Depending on your situation, health insurance can take up a big chunk of the family budget. Our insurance premium eats up a third of our income! Even though it’s tempting to forego health insurance in exchange for more take home pay, health insurance is really a necessity.
Despite the high cost of health insurance, there may be ways to cut down on the costs, depending on your circumstances and how much risk you are comfortable taking.
If you work for a small company or you are self-employed, buying an individual health insurance plan may save money over your employer’s group policy. If you’re buying your own insurance, contacting a reputable agent is a big help. My husband and I looked into private insurance several years ago, and our insurance agent was able to tell us which insurance companies were reputable, and which insurance companies were pretty much worthless in our state.
Prices will vary, depending on the type of plan you select. If you want insurance to pay for almost everything, your premiums will be high. If you are willing to pay a bigger co-pay with a higher deductible, you’ll pay less. If you are wiling to pay the brunt of your health care costs with a Health Savings Account, you’ll pay even less. Just make sure you can afford the deductible you select.
The downside to a private health insurance plan, of course, is that if you have a pre-existing condition, you likely won’t qualify for a private plan. However, your children may be able to qualify, and with the passage of the new Health Care Plan, insurance companies cannot deny children, based on pre-existing conditions.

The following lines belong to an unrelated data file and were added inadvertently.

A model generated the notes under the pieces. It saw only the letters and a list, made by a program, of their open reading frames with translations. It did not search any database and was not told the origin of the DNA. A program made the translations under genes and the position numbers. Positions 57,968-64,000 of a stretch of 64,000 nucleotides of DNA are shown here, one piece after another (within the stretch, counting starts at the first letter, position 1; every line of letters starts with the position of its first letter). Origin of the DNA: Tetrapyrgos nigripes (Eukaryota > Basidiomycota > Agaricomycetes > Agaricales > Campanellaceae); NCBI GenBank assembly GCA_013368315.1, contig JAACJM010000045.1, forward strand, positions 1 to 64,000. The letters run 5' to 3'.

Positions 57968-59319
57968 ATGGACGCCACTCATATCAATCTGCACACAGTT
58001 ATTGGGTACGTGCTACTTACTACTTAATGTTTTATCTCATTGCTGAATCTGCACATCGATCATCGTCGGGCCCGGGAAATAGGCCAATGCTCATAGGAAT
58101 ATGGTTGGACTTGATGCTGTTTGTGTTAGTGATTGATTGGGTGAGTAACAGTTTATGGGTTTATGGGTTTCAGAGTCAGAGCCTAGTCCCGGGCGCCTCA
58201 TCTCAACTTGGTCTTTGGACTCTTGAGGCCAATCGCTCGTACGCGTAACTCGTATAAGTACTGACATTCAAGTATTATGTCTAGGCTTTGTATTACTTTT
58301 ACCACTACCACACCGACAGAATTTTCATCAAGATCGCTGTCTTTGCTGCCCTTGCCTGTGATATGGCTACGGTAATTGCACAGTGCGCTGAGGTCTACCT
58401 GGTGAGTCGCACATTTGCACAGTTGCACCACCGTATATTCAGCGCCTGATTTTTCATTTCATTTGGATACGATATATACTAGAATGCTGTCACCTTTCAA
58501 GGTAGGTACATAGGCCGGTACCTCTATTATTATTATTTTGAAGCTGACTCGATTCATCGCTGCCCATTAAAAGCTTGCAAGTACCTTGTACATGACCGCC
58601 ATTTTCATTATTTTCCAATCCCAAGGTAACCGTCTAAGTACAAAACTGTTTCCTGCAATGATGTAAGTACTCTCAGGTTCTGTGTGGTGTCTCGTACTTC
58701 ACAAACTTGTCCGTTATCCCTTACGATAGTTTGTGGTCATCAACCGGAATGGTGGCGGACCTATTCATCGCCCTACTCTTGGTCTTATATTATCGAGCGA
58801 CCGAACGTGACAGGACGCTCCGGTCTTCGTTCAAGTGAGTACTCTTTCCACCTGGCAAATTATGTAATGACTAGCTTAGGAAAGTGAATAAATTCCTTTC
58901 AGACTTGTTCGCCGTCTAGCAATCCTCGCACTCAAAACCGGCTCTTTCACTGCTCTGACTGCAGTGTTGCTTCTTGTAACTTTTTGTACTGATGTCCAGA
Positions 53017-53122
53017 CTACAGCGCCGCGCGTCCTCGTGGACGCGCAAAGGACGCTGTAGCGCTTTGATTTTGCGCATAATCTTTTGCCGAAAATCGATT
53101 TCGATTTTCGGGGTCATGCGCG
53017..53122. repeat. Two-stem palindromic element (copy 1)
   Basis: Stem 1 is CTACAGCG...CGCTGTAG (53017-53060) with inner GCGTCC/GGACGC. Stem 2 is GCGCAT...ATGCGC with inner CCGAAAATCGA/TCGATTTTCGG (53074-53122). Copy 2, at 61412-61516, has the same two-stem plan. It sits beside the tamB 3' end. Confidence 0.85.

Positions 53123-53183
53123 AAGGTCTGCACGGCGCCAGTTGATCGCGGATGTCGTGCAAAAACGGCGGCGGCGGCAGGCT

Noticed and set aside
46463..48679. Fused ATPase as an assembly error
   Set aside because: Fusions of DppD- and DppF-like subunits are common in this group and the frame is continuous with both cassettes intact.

You may be able to save money by putting your children on their own policy. Check your state laws to find out when open enrollment for children occurs in your state, usually twice a year. Then do some cost comparisons to see if you can save money by getting your children their own plan.
If you absolutely cannot afford health insurance, but would still like some type of coverage, you might look into health insurance alternatives like Samaritan Ministries International or Medi-Share. These are not insurance companies. Rather, they are a collective group of people who share medical costs. Each member pays a certain amount each month, and that money helps pay for the medical costs of others in the group.
You can probably save money going this direction, but there are downsides as well. There are strict guidelines to what is and is not covered, and there may be limits to how many expenses are covered in a calendar year. Regular insurance is a better bet, but this is an option if you don’t qualify.
Different states have different programs to help lower income people with health care costs. You may be surprised at what you qualify for, especially when it comes to children or pregnant women. In Oregon the income limits are pretty generous for these two groups of people.
Some states, such as Oregon, have subsidized health care available for children. You pay much less than you would for a standard policy.
There are several downsides to state insurance, however. First, you won’t qualify if you are over the set income limit (with the exception of some programs for children). Second, there might be a requirement that you be uninsured for a set time before you can qualify. In Oregon that ranges from 2-6 months. I’m not super-comfortable dropping my kids from insurance coverage for two months, just so they’ll qualify.
Finally, sometimes it can be hard to find a doctor to take a state plan. And insurance coverage isn’t worth much, if you can’t find someone to treat you.
Though it can be difficult to save money on health insurance, it is possible. There can be risks involved, and only you can decide what is best for your situation.
Photo by Jasleen Kaur.
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I'm just an average mom, trying to live a frugal life and get out of debt. I write about things that have (and haven't) worked to improve my family's financial situation. What works for me may or may not work for you, and you should always consult a financial advisor before making important financial decisions.
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